AN ADVENTUROUS PHILOSOPHER
IN THE PRESENT VOLUME Professor Whitehead has given us not only a restatement of his metaphysics (in Book II) but also an application of the latter to the interpretation of history and to the idea of civilization as the embodiment of Truth, Beauty, Adventure, Art, and Peace.
Although Professor Whitehead has come to philosophy after a distinguished career as a mathematical logician, his later writings are motivated more by the interests of a cultivated man and a liberal Christian than by those of a scientist. This volume consequently exhibits greater regard for substance than for form or method. At a time when technical philosophy seems barrenly timid, even at times denying the very possibility of metaphysics, it is refreshing to find one philosopher intellectually daring and adventuresome, showing a benign disregard for the difficulties and pitfalls which have defeated previous heroic efforts. This comes out most clearly in the author's treatment of history.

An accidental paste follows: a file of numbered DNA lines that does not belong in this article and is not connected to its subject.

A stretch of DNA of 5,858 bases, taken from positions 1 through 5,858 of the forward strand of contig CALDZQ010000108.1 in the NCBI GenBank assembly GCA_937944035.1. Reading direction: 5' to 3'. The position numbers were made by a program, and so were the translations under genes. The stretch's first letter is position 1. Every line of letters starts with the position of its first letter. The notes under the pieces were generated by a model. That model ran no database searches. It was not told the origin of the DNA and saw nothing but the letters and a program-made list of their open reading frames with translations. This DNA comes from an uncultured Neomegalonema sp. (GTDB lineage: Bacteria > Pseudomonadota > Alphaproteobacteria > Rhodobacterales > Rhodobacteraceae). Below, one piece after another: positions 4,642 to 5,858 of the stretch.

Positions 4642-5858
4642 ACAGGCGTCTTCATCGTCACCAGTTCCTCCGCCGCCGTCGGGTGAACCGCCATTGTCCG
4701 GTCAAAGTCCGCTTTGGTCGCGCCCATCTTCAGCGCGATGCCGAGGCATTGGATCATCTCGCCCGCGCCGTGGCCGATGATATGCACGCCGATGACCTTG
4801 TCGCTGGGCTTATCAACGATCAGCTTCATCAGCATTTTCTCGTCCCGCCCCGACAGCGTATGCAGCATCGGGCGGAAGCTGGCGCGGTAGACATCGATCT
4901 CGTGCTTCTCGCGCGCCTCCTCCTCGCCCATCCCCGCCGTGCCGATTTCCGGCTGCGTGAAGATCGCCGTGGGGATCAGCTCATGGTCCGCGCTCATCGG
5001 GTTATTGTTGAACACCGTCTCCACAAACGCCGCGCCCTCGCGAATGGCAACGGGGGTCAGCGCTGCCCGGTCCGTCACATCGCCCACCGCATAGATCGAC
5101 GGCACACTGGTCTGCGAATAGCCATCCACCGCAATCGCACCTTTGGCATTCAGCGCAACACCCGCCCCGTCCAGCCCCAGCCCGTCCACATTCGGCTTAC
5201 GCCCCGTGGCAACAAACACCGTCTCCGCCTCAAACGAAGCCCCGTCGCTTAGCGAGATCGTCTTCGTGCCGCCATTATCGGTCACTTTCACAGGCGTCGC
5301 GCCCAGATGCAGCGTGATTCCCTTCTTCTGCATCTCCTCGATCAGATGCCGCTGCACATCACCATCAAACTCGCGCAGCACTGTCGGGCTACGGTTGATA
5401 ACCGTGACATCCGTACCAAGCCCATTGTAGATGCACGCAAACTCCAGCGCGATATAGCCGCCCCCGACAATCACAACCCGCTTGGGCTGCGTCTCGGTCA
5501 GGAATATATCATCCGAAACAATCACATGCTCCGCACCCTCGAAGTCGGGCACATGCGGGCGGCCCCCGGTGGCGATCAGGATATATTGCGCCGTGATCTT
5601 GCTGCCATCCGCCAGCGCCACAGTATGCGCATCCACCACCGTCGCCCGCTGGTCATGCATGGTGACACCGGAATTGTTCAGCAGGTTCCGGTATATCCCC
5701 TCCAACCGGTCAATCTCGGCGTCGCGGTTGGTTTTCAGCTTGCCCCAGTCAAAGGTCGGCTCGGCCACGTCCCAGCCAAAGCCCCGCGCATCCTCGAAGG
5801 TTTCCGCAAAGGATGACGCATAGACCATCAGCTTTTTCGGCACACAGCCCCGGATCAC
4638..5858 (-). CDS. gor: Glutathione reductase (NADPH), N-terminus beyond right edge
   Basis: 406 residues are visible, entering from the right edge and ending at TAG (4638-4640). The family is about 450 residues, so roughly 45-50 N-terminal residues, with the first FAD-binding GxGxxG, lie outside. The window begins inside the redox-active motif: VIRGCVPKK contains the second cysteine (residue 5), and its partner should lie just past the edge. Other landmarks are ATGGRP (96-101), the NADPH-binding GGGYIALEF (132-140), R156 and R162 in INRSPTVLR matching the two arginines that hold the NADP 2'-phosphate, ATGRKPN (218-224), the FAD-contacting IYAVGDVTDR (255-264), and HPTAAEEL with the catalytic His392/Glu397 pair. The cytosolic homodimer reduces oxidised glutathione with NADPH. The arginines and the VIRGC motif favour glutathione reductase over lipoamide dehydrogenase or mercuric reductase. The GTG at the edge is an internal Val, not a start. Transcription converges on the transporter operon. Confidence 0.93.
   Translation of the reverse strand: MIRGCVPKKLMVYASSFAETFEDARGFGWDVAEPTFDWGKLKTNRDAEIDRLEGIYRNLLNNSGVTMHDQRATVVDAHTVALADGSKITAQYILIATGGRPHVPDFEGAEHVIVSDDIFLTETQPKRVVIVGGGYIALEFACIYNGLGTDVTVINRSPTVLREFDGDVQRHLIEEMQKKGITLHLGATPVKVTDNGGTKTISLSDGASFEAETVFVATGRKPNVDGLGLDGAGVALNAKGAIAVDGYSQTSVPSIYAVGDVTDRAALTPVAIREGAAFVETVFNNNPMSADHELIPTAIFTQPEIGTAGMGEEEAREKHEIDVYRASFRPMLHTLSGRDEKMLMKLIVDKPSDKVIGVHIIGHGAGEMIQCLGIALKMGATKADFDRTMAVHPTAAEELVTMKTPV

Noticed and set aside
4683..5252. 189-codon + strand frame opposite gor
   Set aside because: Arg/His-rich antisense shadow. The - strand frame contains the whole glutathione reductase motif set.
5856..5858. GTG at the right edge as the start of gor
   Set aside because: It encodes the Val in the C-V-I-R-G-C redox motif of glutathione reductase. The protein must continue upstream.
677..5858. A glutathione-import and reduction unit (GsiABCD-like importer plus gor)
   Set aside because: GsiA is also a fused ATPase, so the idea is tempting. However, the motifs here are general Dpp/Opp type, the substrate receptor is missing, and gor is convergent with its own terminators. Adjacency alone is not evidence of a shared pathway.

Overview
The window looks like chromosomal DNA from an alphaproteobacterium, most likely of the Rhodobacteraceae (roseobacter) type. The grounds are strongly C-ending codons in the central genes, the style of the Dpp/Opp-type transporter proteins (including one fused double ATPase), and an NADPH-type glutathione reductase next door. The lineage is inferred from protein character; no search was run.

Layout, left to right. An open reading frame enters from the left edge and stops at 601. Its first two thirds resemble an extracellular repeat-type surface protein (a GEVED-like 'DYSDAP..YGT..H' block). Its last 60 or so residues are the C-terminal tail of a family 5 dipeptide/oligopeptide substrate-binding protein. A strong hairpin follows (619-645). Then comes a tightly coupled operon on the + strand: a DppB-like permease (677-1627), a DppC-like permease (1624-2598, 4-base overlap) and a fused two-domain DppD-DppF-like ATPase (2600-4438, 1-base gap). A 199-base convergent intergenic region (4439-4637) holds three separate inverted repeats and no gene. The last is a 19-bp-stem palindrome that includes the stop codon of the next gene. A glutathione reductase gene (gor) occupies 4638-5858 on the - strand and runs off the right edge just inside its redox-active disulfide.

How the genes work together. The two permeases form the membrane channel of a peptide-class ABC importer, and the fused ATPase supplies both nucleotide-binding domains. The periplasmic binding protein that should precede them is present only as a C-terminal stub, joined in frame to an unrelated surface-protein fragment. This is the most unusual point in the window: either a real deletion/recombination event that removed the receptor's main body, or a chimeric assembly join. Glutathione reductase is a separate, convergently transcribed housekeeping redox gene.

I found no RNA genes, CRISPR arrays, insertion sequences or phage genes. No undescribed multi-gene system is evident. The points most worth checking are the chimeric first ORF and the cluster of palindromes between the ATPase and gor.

The effort to grasp the essence of nature and of human history by speculative methods came to grief in the first part of the nineteenth century. And when it was thus suffering from general discredit, philosophy turned to formal epistemology. Undaunted by all this, Professor Whitehead sees that no metaphysics can be complete without a philosophy of history--that____________________